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updated: 7/23/2012 5:46 AM

Most derailments are harmless. But what about the one that isn't?

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  • Rail cars burn after a hazardous materials spill caused by a derailment in Tiskilwa in October.

      Rail cars burn after a hazardous materials spill caused by a derailment in Tiskilwa in October.
    Photo courtesy of ABC

  • Finally, an outlet on Metra cars. That plus new washrooms are on tap as the agency rehabs about 100 of its older cars.

      Finally, an outlet on Metra cars. That plus new washrooms are on tap as the agency rehabs about 100 of its older cars.
    Photo courtesy of Metra

 
 

It started off as a simple idea.

Check out a few derailment stats in light of the train disaster in Glenview that killed a local couple, and voila, a column.

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But railroad safety turns out to be an onion-peeling process. A Federal Railroad Administration database leads to a National Transportation Safety Board recommendation that leads to a Pipeline and Hazardous Materials Safety Administration document and so on.

That's why this week's column on railway transport of hazardous materials follows a Sunday story about derailment statistics.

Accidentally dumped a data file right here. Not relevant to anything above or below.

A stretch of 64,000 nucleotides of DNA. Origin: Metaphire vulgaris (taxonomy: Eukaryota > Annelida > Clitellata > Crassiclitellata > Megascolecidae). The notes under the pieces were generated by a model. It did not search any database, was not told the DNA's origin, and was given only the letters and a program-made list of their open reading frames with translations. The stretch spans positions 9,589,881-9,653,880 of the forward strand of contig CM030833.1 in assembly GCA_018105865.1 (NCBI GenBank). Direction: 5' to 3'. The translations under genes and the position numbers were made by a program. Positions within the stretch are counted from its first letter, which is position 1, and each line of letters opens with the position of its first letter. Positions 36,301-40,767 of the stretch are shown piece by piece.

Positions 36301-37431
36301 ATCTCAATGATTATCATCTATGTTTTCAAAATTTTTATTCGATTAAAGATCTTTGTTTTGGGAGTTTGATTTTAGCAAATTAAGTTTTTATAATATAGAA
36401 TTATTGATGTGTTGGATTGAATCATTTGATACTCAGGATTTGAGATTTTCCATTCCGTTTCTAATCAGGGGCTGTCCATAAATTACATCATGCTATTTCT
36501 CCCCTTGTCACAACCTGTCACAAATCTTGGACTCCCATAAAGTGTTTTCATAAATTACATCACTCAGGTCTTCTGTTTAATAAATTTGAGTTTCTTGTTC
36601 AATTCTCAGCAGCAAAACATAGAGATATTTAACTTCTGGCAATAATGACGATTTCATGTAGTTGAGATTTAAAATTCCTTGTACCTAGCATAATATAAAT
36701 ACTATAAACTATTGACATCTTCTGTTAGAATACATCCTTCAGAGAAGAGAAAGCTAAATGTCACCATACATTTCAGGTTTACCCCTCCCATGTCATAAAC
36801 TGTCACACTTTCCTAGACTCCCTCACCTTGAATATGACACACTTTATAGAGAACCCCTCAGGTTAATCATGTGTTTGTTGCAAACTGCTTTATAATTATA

Railroad officials told me that the number of derailments pales in comparison to the thousands of safe trips that transport goods to consumers and industry. One state employee questioned the focus on derailments when so many more fatalities and injury-causing accidents occur on roads and highways.

Yet, from 2002 to 2011, there were 1,511 derailments in Illinois, mostly low-speed incidents in rail yards. Of that total, 351 derailments were on mainline track in Illinois. Many were minor hiccups, but some messed up Metra commutes, destroyed infrastructure and took lives.

My downtown is bisected by a freight/Metra rail line that's a stone's throw from the Saturday farmers market, the ice cream shop and two coffee houses. It's idyllic. Moms with kids in strollers (me included), commuters and students all hang out, waiting for the huge freights carrying everything from coal to cars to hazmat to pass, unconcerned because nothing bad ever happens.

But consider the following stats from the Illinois Commerce Commission and Association of American Railroads: